Aesop's Fables: Townsend (1867)
72. Jupiter and the Monkey (Perry 364)
JUPITER ISSUED a proclamation to all the beasts of the forest and promised
a royal reward to the one whose offspring should be deemed the handsomest.
The Monkey came with the rest and presented, with all a mother's tenderness,
a flat-nosed, hairless, ill-featured young Monkey as a candidate for the
promised reward. A general laugh saluted her on the presentation of her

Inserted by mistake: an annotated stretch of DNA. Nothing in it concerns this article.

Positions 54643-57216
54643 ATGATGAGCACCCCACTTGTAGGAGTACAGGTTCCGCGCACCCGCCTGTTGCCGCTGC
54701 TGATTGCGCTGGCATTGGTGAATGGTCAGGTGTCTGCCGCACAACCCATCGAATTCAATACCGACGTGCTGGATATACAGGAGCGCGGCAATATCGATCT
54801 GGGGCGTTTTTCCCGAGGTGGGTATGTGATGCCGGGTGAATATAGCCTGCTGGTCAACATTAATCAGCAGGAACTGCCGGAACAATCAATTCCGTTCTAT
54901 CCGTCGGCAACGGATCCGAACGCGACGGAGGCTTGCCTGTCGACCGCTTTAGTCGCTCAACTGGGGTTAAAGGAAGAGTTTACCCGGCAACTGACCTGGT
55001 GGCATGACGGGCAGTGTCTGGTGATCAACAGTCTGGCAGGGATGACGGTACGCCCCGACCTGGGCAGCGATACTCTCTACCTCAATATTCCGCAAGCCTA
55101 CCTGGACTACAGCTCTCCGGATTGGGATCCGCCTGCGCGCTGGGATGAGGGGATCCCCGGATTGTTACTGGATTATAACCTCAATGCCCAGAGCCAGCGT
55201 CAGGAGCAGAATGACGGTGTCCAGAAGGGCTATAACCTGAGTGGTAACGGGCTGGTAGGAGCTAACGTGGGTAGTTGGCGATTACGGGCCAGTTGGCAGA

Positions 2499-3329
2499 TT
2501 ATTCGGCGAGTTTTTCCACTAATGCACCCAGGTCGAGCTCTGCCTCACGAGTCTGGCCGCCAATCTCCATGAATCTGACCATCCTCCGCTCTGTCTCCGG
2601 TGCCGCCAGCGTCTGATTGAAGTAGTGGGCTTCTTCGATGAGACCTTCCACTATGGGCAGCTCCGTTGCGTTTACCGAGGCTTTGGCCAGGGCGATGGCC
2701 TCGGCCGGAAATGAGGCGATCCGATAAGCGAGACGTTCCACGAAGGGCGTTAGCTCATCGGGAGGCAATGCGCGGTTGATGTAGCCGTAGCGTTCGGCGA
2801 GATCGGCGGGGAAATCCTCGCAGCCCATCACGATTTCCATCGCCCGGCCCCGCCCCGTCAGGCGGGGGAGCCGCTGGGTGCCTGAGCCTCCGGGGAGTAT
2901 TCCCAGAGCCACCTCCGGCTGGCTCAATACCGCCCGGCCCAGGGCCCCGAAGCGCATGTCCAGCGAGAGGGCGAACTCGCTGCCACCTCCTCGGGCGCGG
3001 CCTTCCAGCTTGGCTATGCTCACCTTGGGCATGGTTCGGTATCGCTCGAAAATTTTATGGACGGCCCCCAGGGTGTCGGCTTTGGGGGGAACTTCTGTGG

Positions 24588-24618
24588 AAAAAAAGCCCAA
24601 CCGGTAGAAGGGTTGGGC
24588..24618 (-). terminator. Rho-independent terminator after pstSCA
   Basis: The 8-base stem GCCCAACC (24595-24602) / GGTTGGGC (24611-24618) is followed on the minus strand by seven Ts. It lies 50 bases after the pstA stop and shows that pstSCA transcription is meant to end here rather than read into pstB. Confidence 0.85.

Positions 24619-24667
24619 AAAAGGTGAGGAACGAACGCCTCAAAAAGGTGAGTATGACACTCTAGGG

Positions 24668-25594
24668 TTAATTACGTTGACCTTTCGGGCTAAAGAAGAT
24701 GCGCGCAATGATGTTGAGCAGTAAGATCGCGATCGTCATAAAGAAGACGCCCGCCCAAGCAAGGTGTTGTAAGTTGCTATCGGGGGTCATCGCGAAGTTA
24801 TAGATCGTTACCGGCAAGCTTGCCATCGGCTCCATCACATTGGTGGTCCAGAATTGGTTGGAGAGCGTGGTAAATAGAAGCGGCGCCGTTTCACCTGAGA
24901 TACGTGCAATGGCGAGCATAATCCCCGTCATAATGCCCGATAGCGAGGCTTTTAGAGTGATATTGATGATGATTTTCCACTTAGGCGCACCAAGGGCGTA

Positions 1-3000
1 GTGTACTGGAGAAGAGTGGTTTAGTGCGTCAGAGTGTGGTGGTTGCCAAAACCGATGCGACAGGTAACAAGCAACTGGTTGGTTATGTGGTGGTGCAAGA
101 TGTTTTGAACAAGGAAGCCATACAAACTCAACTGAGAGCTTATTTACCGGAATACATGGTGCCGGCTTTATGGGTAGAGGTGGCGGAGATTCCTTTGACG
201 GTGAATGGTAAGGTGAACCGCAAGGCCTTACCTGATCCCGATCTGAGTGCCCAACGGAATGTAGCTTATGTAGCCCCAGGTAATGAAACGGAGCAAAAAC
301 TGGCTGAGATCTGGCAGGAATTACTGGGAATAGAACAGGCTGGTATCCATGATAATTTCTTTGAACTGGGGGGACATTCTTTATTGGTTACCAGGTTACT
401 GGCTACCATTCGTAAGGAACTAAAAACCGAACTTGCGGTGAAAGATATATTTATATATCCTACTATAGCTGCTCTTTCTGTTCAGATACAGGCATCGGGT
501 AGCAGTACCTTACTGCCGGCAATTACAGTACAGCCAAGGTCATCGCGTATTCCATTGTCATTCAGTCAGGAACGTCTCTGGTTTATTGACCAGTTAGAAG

son. She resolutely said, 'I know not whether Jupiter will allot the prize
to my son, but this I do know, that he is at least in the eyes of me his
mother, the dearest, handsomest, and most beautiful of all.'
George Fyler Townsend's translation of the fables, first published in 1867, is
in the public domain and can be found at many websites, including Project
Illustrations come from: Aesop's Fables, by George Fyler Townsend, with
illustrations by Harrison Weir, 1867, at Google